Battleground Watch - Toronto
The first debate of the campaign season will happen in Toronto Aug. 6, but the election spotlight was already focused firmly on the 416 this past week.
After leaving federal politics, forcing a by-election, then finishing third in Toronto's mayoral race, Olivia Chow is taking another stab at the House of Commons under the NDP banner in the new riding of Spadina—Fort York.
The CBC's polls analyst Éric Grenier said based on current trends, Chow's gamble against Liberal candidate Adam Vaughan, the current MP for Trinity—Spadina, could pay off.
"She is in a good position to ride the NDP wave that's taken place in Ontario — not a tidal wave, but it is a bit of a ripple," Grenier told The House in our latest Battleground Watch instalment.
"There was a poll a couple months ago when people were talking about the possibility of Olivia Chow coming back, and she did score well against Adam Vaughan so if that's still holding, she could be in a good spot to win that riding."
Then there's Eve Adams, who lost her nomination battle last week and won't be facing off against her former caucus colleague, Finance Minister Joe Oliver.
Instead, Oliver will be battling Liberal candidate Marco Mendicino.
Grenier said in the past, it's traditionally been difficult unseating finance ministers.
"Joe Oliver has history on his side, but in terms of the numbers and the trends, he could be in for a pretty tough fight," he says.
For Oliver and his fellow Conservatives, the focus in Toronto will be holding onto the seats they won in the 2011 election, Grenier said.
"It's the Conservatives who could be in danger because they didn't win a lot of their seats in Toronto proper by very wide margins in 2011," he said.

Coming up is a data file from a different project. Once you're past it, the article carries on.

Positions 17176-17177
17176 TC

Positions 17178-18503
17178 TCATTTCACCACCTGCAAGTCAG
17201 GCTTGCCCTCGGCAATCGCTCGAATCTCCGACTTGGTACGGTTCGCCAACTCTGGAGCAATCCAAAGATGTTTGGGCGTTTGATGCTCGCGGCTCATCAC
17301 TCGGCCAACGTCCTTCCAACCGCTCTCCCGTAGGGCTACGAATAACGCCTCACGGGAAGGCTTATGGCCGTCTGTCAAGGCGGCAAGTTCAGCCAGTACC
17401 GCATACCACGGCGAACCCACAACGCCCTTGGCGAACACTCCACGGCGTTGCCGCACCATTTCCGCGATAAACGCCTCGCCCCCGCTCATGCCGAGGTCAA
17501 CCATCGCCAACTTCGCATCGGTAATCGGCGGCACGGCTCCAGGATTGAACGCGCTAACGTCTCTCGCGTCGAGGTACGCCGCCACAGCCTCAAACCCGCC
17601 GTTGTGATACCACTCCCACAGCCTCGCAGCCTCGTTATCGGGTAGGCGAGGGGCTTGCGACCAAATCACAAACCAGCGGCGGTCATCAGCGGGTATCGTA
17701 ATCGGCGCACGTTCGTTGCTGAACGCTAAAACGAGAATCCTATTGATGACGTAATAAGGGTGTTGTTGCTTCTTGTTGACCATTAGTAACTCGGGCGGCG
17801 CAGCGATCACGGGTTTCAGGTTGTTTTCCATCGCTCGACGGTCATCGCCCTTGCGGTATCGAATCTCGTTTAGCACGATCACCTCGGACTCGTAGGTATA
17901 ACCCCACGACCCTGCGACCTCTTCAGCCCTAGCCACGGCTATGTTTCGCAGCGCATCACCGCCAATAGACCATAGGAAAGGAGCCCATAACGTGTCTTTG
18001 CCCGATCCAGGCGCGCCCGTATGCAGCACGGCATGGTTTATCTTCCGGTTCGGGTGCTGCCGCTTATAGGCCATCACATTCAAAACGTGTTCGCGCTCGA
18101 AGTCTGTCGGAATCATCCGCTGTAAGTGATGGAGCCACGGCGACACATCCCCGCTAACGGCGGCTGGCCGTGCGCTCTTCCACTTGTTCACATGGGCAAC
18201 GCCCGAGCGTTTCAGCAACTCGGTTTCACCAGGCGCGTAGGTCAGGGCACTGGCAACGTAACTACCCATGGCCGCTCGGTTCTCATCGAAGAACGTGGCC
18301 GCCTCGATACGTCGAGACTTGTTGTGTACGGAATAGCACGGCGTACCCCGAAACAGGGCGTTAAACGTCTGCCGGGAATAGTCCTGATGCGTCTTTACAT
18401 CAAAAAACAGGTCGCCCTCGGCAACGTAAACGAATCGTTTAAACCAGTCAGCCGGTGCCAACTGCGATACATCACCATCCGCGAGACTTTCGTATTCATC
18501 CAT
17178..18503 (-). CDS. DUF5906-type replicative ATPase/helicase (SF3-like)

"They took eight seats in 2011, and they could maybe win three based on the trends now."
Liberals have edge in Toronto ridings
The forecast is looking brighter for the Liberals and NDP.
"The Liberals won the popular vote (in Toronto) in 2011," Grenier said. "They look like they could be in a good position to win at least half the seats in Toronto, but they used to sweep the city so this is still a bit of a change for them."
But the Liberals are close enough in the polls that they're still competitive, Grenier added.
"They're about six points behind the NDP and the Conservatives right now, so that puts them within spitting distance of the two parties," he said. "But their numbers have been heading downwards, they're trending negatively."
That might change once the election has officially started, he said.
"We're looking at summer polls so maybe...people will start paying attention a little more, and there will be a debate this week. We could see some more dramatic movement."
As for the NDP, they're likely to pick up seats in downtown Toronto and Scarborough, said Grenier.
For every party, though, Toronto remains "a very important electoral prize" — and all 25 of its new ridings are ripe for the picking.
Haven't got enough numbers? Éric Grenier joins The House over the summer for a deep dive into the polls and the data surrounding various battleground ridings across Canada.
Follow parties' gains and losses here with the CBC's Poll Tracker.
This week's episode of the CBC Pollcast features guests David Akin and Susan Delacourt, as they join host Éric Grenier to discuss how journalists use polls. You can listen below or download the podcast here.